Both Saward and Peter Davison were fans of the Cybermen, a monster which had featured in Doctor Who only once since 1968 (in 1975's Revenge Of The Cybermen). Urged on by fan advisor Ian Levine, Nathan-Turner was eager to bring back popular monsters from the series' past, and readily agreed to the return of the Cybermen in “Sentinel”. Tired of Doctor Who monsters always being killed off at the end of the first appearance, Saward considered having the Cyber Leader survive “Sentinel” -- providing yet another sign of the Fifth Doctor's fallibility in comparison to his predecessor -- but ultimately decided against it. Meanwhile, it fell to Nathan-Turner to inform Waterhouse of his character's fate. The young actor was initially appalled by the decision, because Adric's death meant that he would not be able to return to Doctor Who at a later date. He was mollified to an extent, however, when the producer pointed out that the Doctor could always encounter Adric at a time prior to his demise.
Costume designer Dinah Collin was assigned the task of bringing the Cybermen into the Eighties, and worked on the project with Richard Gregory of effects firm Imagineering. They decided to abandon the rubber diving suits which had previously been the basis of the Cyberman outfit, opting instead of the more high-tech look of army G-suits. At Nathan-Turner's suggestion, the jaws of the updated Cybermen were left clear so that the actors' mouths could be seen; the producer felt that this would reinforce the notion that the Cybermen had once been human. In a similar vein, Collin and Gregory considered leaving the Cybermen's hands bare -- as had been the case in their first appearance, in 1966's The Tenth Planet -- and then seamlessly integrating the flesh with the Cyberman's “metallic” arm. However, it was ultimately decided that this effect would be too complex to achieve. Collin also wanted to do away with the “handlebars” on the sides of the Cyberman helmets, but this was vetoed by Nathan-Turner and Saward, who felt that they were an essential part of the Cyberman image.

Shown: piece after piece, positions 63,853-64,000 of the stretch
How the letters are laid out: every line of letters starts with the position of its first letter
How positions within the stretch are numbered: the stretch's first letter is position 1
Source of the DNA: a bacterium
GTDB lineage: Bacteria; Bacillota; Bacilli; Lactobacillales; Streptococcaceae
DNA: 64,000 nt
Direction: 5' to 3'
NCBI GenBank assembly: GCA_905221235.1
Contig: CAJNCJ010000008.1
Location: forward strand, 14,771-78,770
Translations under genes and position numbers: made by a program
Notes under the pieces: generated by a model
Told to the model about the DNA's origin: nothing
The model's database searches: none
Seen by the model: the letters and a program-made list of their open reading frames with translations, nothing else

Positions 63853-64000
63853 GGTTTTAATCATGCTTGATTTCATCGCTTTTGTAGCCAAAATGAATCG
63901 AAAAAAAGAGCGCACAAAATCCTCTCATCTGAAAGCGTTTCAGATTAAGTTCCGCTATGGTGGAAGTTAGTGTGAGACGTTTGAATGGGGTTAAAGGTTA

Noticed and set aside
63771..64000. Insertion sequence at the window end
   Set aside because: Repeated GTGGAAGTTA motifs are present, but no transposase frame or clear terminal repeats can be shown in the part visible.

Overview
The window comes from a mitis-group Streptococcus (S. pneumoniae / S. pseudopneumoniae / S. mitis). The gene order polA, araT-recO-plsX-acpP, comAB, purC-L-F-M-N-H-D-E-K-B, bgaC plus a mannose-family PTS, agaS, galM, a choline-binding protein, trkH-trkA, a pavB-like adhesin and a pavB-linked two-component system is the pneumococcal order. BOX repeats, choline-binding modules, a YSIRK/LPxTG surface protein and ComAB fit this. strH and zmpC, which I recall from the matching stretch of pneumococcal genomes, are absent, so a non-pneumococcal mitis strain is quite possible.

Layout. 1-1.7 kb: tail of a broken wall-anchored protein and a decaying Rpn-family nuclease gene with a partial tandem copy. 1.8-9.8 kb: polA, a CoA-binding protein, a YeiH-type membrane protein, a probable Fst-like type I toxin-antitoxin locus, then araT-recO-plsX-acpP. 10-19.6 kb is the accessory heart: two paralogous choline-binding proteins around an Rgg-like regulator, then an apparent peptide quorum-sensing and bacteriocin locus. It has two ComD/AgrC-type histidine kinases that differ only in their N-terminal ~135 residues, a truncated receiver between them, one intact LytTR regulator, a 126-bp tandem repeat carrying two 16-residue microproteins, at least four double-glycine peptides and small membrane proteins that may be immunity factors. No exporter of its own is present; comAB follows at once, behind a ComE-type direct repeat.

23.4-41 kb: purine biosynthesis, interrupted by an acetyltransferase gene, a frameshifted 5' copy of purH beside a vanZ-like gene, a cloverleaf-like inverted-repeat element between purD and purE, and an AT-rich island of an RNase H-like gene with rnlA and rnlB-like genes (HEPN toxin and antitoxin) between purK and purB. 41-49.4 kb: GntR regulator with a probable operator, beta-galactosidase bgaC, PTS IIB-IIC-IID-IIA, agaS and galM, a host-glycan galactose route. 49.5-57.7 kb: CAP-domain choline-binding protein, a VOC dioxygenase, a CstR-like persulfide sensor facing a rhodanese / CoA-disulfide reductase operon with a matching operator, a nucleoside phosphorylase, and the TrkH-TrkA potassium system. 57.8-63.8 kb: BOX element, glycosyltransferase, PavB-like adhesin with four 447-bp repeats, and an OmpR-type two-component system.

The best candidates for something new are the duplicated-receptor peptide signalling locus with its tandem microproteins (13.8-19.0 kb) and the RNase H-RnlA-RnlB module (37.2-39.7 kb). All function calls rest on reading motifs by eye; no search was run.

During October, “Sentinel” -- designated Serial 6B -- was retitled Earthshock. Its director was Peter Grimwade, who had just completed Kinda. Grimwade, Saward and Nathan-Turner were all keen that Earthshock should try, as much as possible, to capture the fast-paced feel of a feature film. As a result, Grimwade's final camera scripts were extremely lengthy, with part four alone running to eighty-nine scenes: far more than was normal for Doctor Who at that time.
Work on Earthshock began with one day of location filming at Springwell Lock Quarry in Rickmansworth, Hertfordshire, for the exteriors of the cave complex. Studio recording then comprised two three-day sessions in BBC Television Centre Studio 8. The first of these took place from November 10th to 12th. The opening day dealt with most of the TARDIS interior scenes. Material in the main cavern and the various tunnels was the focus on the 11th, together with some of the sequences in the small cavern. These were completed on the 12th, along with the awakening of the dormant Cybermen and the climactic TARDIS scenes.